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Archaeologists' dig unearths Tolowa past

Shannon Tushingham, right, the lead archaeologist at the dig on a Tolowa site, has been working on the site for several weeks. She says the discovery of obsidian tools reveals a lot about the tribe's trading before European settlers arrived in the area. (Jennifer Henion).
Shannon Tushingham, right, the lead archaeologist at the dig on a Tolowa site, has been working on the site for several weeks. She says the discovery of obsidian tools reveals a lot about the tribe's trading before European settlers arrived in the area. (Jennifer Henion).

By Jennifer Henion

Triplicate staff writer

The young women lie on their bellies in the dirt, looking closely at their work.

With small paint brushes, they search the soil of Jedidiah Smith Redwoods State Park for clues to what daily life was like centuries ago for Tolowa Indians.

Their leader, archaeologist Shannon Tushingham, holds up a ziplock sandwich bag containing a fingernail sized translucent arrowhead.

For the last several weeks, Tushingham and her team of archaeologists have been working deep in the riverside forest park, unearthing the remains of a small Native American village – about five plank homes, fire pits and sweat lodge sites – believed to be the original Hiouchi or "Xaa-yuu-chit."

"We've learned a lot out here. It's a decent sized village," said Tushingham, who is working on a doctorate in archaeology at the University of California Davis.

"One of the most surprising things we've found is a lot of obsidian. The closest naturally occurring obsidian is 250 kilometers east of here on the other side of Shasta. That find speaks a lot about big time trade routes," Tushingham said.

She said the team has found more tools made of obsidian than native rock. Obsidian is considered smoother and sharper than surgical steel.

Other finds include mortar and pestle sets used to crush nuts and grains, stone sinkers for fishing nets and tools to cut fish and game.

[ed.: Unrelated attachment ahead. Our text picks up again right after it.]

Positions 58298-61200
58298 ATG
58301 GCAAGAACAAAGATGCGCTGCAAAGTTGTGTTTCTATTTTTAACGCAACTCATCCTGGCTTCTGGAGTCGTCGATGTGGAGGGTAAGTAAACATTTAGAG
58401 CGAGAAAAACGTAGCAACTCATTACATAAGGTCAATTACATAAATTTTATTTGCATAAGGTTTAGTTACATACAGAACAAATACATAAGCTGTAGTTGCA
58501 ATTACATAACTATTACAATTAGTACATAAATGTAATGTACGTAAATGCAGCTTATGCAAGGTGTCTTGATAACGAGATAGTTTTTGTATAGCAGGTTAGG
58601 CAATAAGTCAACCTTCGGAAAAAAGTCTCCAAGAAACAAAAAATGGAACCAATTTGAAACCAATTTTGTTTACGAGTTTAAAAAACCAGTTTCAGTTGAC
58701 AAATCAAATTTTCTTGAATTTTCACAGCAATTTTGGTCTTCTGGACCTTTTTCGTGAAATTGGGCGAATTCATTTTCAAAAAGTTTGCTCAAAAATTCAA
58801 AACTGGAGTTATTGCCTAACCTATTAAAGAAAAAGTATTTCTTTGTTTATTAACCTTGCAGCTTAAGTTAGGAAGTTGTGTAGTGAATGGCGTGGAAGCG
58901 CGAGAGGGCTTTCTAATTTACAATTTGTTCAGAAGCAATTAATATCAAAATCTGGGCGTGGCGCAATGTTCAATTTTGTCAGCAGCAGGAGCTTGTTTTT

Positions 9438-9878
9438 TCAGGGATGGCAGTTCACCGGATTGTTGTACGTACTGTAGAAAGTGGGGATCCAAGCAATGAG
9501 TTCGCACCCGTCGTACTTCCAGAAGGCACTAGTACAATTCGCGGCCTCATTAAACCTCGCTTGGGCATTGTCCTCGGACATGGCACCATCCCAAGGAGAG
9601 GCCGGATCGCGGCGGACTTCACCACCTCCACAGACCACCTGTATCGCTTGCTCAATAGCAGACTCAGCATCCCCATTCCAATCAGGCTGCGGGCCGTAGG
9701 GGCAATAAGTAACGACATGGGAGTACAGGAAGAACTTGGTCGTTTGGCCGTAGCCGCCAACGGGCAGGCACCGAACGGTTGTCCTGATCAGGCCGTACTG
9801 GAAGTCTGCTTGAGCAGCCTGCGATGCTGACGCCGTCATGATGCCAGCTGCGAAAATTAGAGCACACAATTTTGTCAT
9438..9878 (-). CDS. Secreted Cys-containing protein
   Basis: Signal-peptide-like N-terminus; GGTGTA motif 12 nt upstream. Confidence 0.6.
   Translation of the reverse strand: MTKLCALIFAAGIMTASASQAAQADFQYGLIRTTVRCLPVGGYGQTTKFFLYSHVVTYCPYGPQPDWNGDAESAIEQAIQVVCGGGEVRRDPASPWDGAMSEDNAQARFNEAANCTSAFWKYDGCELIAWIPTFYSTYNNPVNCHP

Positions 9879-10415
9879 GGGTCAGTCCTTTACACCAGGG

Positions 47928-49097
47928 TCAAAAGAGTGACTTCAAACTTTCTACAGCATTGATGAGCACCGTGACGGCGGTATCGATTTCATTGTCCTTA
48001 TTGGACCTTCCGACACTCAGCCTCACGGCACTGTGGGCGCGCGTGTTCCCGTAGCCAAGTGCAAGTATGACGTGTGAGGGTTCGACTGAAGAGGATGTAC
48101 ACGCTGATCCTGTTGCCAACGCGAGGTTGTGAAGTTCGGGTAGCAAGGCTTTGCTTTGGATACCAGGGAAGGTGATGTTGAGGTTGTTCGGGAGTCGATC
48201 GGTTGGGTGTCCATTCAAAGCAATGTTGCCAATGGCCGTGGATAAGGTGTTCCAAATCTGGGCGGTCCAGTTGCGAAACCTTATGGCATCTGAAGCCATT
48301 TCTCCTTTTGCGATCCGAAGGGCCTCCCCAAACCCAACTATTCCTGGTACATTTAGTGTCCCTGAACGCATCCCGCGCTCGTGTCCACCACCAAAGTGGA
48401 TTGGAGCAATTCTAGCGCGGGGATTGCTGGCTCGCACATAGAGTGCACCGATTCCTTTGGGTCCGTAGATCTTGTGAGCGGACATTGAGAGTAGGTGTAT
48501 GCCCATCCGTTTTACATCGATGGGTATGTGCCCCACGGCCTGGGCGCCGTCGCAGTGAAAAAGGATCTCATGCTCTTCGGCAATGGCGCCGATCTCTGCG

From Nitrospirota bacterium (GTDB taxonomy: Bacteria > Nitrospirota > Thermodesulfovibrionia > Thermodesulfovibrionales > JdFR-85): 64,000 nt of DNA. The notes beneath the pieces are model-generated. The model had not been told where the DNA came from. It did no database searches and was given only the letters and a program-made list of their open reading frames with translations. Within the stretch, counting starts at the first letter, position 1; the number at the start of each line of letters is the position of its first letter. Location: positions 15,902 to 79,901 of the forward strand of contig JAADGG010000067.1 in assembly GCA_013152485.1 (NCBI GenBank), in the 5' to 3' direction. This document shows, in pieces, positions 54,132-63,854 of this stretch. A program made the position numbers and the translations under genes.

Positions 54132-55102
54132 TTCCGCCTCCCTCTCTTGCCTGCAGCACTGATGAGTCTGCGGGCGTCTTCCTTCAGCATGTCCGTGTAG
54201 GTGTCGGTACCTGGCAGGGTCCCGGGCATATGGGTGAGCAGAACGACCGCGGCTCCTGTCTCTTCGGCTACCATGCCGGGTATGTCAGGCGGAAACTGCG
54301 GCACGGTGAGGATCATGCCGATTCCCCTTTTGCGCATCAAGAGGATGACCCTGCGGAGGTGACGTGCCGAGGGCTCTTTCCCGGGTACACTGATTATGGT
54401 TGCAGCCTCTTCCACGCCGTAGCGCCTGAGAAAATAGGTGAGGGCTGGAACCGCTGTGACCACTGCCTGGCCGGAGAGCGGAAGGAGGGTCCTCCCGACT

Nets were made with iris fiber and sinkers were made by chipping two sides of a rock and wrapping the fiber around it to attach to the net.

Local Tolowa historian and linguist Loren Bommelyn said the dig area has long been known as a village site through oral histories, but it's exact perameters have not been marked since before the 1940s.

"It was a permanent village. Most of the large villages were on the coast, but I think Hiouchi was probably the end of the big towns as you go inland," said Bommelyn, a Smith River Rancheria Tribal Council Member.

Tushingham's work is being closely monitored by members of the Elk Valley and Smith River rancherias.

Tushingham said the finds have revealed significant information about how tribes traded goods before European settlers arrived in this area.

The sites are under the close watch of park employees, the archeologists and the local tribes.

The scientists said they've encountered a few curious hikers wondering if they were digging for gold or for dinosaurs.

After the scientists leave, Bommelyn said it is the responsibility of the Redwood National and State Parks to prevent any damage to the sites.

The general public is warned not to disturb any of the excavation sites, old or new. It is a prosecutable federal and state offense.

The discovery of the village remains may lead to changes in public use of the area, Bommelyn said.

Parks superintendent Rick Sermon did not return repeated phone inquires concerning the dig and plans to protect the site.

Oral history from Bommelyn's elder relatives tells of a Tolowa cemetery in Hiouchi that was surrounded by a picket fence until the 1940s, when the fence was destroyed for the purposes of the new land owners at the time.

He said the village site was also used by Tolowans who lived in the Point St. George and Pebble Beach coastal villages in the fall.

The coastal natives would travel the confluence of Mill Creek and the Smith River to collect salmon and acorns.

Tushingham said her crew has discovered shells and barnacles at the Hiouchi village, indicating the presence of the coastal villagers.

"It's a great place to live right here. There's a lot to eat–all the salmon, small game and fruit," she said.

The scientists guessed the village dated back to at least 1500 AD, when the technology of bows and arrows was first used.

Other Tolowa village sites in Del Norte County have been excavated by archeologists. In the 1960s the Point St. George site was studied as was a village near Lake Earl.

"This is the first excavated site inland. Pretty much all of the coastal sites have been looked at," Tushingham said.


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